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Monday, 4 July 2016

Blindsided by Brexit Bias


The result of the UK’s referendum on the EU caught markets by surprise. They’d soared the previous day in the expectation of a Remain vote and were thrown into turmoil when it turned out a majority of the British were less concerned with economic stability and more with mass immigration.

The polls leading up to the referendum were finely balanced; if they were to be believed then the result was far from certain right up to the end. Yet many people took the market surge at face value – that markets were pricing in known information –  and that a Remain vote was in the bag. But it wasn’t, and the whole thing is behavioural bias writ large. Not that anyone will actually learn the lessons of course.

Thursday, 31 March 2016

Bad Investor Behavior Can Be Very Expensive

Brief interview with yours truly by Robin Powell from The Evidence Based Investor:

Also take a look at SmartInvestorTV for a bunch of other interesting resources.

Friday, 25 March 2016

Meme Reversion

500 and Counting

I’m now about 500 posts and a million words into the back-to-front world of financial psychology and you might think I'd have learned something useful by now. Well, it turns out there are only a couple of things you need to bear in mind: that mean reversion is the only certain thing about markets and that (almost) no one is interested.

The reason that no one is interested is that everyone is convinced that they can identify the narrative, the story, the meme that will find the next wonder stock that defies the law of mean reversion. And you might, but the chances are you still won't become filthy rich on the back of it, because only in hindsight is success inevitable. 

Saturday, 19 March 2016

Behavioral Bias 101: #3 Curse of Knowledge

Know What?

We're often told that knowledge is power. However, in reality, knowledge may be unexploitable leading to the paradoxical situation that high quality goods get overpriced and low quality ones underpriced. Insiders, it turns out, are often burdened by the curse of knowing too much.

Wednesday, 16 March 2016

Building An IKEA Portfolio

Cartoon Capers

If you get someone to build an IKEA sideboard – you know, one of those flat-pack conundrums that involves trying to work out what a cartoon character is doing with a hammer, a drill and forty three assorted metal dowels – they immediately place a higher value on it than anyone else would, even if it goes on to develop an alarming 45 degree tilt.  This is the IKEA effect.

It’s associated, sort of, with a more general behavior that’s been known about for years, the endowment effect, in which possession of an item immediately causes us to value it more highly. Just imagine what the impact might be if you build your own portfolio, no matter how wonky it might be.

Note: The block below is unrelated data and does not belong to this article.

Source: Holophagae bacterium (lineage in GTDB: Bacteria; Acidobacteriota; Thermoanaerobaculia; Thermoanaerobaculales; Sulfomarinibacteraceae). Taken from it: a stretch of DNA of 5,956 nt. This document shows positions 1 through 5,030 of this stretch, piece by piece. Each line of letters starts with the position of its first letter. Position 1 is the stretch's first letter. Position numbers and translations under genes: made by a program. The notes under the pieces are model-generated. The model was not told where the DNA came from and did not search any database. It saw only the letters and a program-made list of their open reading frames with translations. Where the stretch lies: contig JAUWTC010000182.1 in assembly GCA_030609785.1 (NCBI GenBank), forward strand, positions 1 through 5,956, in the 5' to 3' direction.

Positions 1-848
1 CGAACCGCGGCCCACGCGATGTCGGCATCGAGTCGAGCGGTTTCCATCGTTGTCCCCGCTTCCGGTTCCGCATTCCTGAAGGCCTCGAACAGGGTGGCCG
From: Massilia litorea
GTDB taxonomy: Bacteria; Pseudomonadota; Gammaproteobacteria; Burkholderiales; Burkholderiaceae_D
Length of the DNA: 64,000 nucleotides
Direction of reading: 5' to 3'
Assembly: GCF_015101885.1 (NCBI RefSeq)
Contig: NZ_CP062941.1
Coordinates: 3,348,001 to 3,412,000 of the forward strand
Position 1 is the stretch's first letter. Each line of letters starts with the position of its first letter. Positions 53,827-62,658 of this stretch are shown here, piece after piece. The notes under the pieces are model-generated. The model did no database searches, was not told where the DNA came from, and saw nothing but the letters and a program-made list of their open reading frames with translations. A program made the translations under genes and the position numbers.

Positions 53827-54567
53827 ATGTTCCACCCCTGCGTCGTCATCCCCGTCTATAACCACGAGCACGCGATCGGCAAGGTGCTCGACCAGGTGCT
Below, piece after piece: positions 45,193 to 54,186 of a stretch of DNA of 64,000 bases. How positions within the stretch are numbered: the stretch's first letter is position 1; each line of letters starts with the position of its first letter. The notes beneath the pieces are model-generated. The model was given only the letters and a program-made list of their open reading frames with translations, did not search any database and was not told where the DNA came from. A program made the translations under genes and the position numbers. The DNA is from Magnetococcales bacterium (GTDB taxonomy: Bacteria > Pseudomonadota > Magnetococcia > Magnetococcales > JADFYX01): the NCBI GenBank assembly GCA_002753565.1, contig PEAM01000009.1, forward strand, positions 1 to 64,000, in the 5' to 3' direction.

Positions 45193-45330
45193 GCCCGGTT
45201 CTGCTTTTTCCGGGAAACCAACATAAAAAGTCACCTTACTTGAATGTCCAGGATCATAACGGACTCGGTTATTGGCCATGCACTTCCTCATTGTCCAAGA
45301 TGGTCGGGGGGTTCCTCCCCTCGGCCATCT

Thursday, 10 March 2016

Less Is More

Error, Human

Much market analysis operates on the assumption that more data is better – more data leads to more accurate results. More data may require more complex processing, leading to greater and greater requirements for computing power but, in principle, the idea is that more is better.

Out in the real world, however, we don’t have the luxury of this kind of analysis. This leads to errors which sometimes we call biases. But surprisingly it also, often, leads to better results. It may just be that the reason we make so many mistakes is because we’re trying to process too much information, not because we’re naturally error prone.

Thursday, 3 March 2016

Behavioral Bias 101: #2 Wishful Thinking

Permanently High

Famously the economist Irving Fisher predicted that stocks had reached a "permanently high plateau", just before the Wall Street Crash. He was talking his own book, having loaded up heavily in stocks. Fisher was engaged in wishful thinking, a cognitive bias that's rife among investors, a notoriously optimistic bunch when it comes to expecting the downright improbable.

Tuesday, 1 March 2016

The Chart Illusion

Timing Dragons

Although, logically, I’ve always felt that the idea of investing by charts should be something on the map between “Dragons” and “Free Lunches” I’ve never been so sure of this as to be outright skeptical. And I know a few smart people who insist that they are at least helpful in timing investing decisions.

Of course, the idea of “timing” anything in investment is fairly ludicrous anyway, but some recent research suggests the whole charting concept does actually help in prediction. Unfortunately what it predicts is a bunch of irrational self-fulfilling behaviour.

Thursday, 25 February 2016

Behavioral Bias 101: #1 Illusory Pattern Recognition

The Man In The Moon

Pareidolia’s that odd moment where you perceive a familiar pattern where none actually exists: it’s the man-in-the-moon, the elephant in the clouds, a religious figure in a pastry. Pareidolia is a specific form of pattern recognition; the human brain is hard-wired to see faces in things, presumably to ensure that babies attend more to other people rather than random bits of plastic.  More generally, though, pattern recognition is critical to human functioning, but has a nasty tendency to go wrong.

Monday, 22 February 2016

7 Investing Lessons from Behavioral Psychology

Click ... bait

You could start by not wasting your time clicking on stupid clickbait articles, I suppose. But since you’re here you might as well learn something.

Investing should be mainly about hard work, slogging through accounts and trying to figure out where or why a company has a defendable competitive advantage. But that’s not much help if you have the self control of an octogenarian with prostate trouble.  Investing is 90% hard work and 10% mental discipline – but don’t even bother if you haven’t got the 10%.